A rather severe confession time yesterday from generic drug group, Mayne Pharma with a warning of a big slide in revenue and profit and a possible write-down of asset values.
And at the same time as the warning, the company hinted that there could be a major change in direction in the offing away from being just a generic drug company to a model with more reliable earnings, cash flow, and hopefully a higher less volatile share price.
It wasn’t the best of days to own up to a bit of very bad news given the market was under pressure from Trump’s latest trade war shots and had slumped 70 points at the opening.
In the trading update, Mayne warns sales of generic products are down 32% at $89 million for the first four months of this year compared to the same period in 2018. Gross profit for the period is down 20%.
The warning sent the shares down 15% to 56 cents. CEO Scott Richards told the market in yesterday’s statement:
“As foreshadowed at our half-year results in February, our generic business has faced a challenging start to calendar 2019 driven by competitive pressure on our key products including liothyronine and dofetilide.
“We have also faced typical wholesaler destocking in the retail channel in the first calendar quarter, one-off failure-to-supply penalties emanating principally from products supplied by third-party manufacturers, together with shelf stock adjustments resulting from price changes on some products.
“Pleasingly, all other segments have demonstrated good growth in the first four months of the half with Specialty Brands up 53%, Metrics Contract Services up 21% and Mayne Pharma International up 8% on the prior corresponding period (PCP).”
“Whilst recent trading reflects a challenging generic environment, the Company expects the 4QFY19 to be stronger driven by a rebound in Generic Products, combined with ongoing growth in Specialty Brands, Metrics Contract Services and Mayne Pharma International.”
“A positive by-product of the current generic environment is an increase in opportunities to capture value from supply disruptions and competitors exiting certain product markets. We continue to see a number of these opportunities ahead of us, some of which are temporary and others which are permanent market exits by competitors providing longer-term stability to our generic business.”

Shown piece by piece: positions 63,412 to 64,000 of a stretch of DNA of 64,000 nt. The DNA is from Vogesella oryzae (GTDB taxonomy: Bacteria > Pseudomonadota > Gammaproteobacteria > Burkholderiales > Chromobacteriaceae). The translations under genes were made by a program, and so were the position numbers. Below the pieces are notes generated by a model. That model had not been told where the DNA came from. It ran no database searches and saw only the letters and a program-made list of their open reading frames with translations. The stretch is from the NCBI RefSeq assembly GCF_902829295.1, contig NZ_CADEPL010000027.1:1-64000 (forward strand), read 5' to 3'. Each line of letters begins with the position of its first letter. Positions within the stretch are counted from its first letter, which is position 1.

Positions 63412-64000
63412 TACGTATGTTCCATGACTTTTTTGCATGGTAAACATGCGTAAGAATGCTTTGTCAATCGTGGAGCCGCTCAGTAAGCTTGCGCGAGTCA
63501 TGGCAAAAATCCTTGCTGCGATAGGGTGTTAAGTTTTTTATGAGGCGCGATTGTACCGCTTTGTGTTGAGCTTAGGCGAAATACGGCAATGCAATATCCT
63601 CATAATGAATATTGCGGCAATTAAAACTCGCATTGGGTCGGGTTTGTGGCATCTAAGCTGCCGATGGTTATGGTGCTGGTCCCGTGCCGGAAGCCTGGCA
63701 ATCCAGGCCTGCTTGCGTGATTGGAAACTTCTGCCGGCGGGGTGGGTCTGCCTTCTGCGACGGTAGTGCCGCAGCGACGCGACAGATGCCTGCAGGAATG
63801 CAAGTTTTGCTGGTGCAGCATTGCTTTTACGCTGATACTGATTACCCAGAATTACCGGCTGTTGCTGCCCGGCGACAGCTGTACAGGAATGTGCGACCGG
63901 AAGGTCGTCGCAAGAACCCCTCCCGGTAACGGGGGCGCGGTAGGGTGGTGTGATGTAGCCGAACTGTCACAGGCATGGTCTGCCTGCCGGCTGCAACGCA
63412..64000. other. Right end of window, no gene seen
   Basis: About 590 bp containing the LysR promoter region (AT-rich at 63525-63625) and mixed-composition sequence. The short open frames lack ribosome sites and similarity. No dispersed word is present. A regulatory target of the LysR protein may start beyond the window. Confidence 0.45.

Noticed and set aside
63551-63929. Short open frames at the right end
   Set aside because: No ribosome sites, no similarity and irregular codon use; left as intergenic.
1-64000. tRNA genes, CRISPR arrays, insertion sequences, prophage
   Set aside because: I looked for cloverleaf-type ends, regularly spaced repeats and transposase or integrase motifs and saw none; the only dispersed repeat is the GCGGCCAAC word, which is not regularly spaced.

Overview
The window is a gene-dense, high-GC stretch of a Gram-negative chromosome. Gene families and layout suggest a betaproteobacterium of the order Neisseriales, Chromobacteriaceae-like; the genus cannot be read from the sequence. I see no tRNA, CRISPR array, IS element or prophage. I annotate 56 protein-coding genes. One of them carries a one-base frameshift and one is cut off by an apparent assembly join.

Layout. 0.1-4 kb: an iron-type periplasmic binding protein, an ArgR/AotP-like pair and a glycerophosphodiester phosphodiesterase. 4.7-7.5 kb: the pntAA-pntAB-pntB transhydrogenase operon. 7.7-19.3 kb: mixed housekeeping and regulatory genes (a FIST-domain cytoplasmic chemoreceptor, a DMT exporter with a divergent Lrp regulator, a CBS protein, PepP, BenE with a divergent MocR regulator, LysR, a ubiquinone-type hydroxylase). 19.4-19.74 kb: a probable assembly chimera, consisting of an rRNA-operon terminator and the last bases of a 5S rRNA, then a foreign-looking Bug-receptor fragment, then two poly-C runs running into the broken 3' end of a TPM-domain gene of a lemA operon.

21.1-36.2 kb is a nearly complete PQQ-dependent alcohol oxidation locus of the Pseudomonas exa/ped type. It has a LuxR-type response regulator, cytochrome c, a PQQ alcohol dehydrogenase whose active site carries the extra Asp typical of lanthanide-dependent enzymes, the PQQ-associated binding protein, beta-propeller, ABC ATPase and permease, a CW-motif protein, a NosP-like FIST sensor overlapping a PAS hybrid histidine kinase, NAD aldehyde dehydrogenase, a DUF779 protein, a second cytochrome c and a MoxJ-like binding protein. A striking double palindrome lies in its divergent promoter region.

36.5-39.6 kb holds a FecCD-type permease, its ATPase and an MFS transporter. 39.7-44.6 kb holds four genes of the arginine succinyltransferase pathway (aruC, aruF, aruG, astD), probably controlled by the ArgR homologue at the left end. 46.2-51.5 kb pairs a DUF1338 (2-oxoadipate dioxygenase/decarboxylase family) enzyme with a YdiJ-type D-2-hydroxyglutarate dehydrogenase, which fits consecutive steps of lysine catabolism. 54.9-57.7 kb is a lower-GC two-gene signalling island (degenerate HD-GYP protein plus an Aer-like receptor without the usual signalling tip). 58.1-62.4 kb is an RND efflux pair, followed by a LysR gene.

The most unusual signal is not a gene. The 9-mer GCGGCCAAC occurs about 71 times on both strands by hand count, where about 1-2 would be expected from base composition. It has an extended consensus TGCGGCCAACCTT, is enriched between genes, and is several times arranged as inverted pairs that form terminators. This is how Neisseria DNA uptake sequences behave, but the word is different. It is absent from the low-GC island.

There was no idea of the size of any write-downs and all the company would say was:
“Given the prevailing US generic market conditions and outlook, the Company will be performing a detailed review of the carrying value of its generic acquired and development intangible assets at the full year ending 30 June 2019, the impact of which cannot be quantified at this time.
“Any impairment would reset the balance sheet, improve reported profit in future periods and is consistent with many US generic peers who have also made impairments of their generic intangible assets over the last few years,” the company warned.
That certainly sounds like big write-downs are coming. The results of that review will no doubt be issued well before the results (as companies now do with bad news) are released to soften the impact of the bad news.
So far as the company’s future is concerned, the warning included this comment hinting of a change in direction to come away from solely being a generics producer and marketer:
“The Mayne Pharma Board has recently reviewed the Company’s strategic direction and key operational priorities to deliver long-term growth. Whilst we have challenges and opportunities in the generics sector, the Board expects that generics will remain a substantial part of the Mayne Pharma business for the foreseeable future.
“The Board also supports continued focus on contract services, repositioning of the products businesses towards specialty branded products and sustainable generic portfolios/channels and related distribution activities, to capitalise on the Company’s innovative business model and established commercial capabilities.
“The ultimate aim of this shift is to produce more durable earnings streams with less volatility to maximise long-term returns for our shareholders,” the statement said.
In other words, there’s no money to be made long term in the cutthroat, slim margin generic drug business, so like all wannabee companies in this space, Mayne sees the fatter margins from finding, developing branded drugs, either through development or acquisition.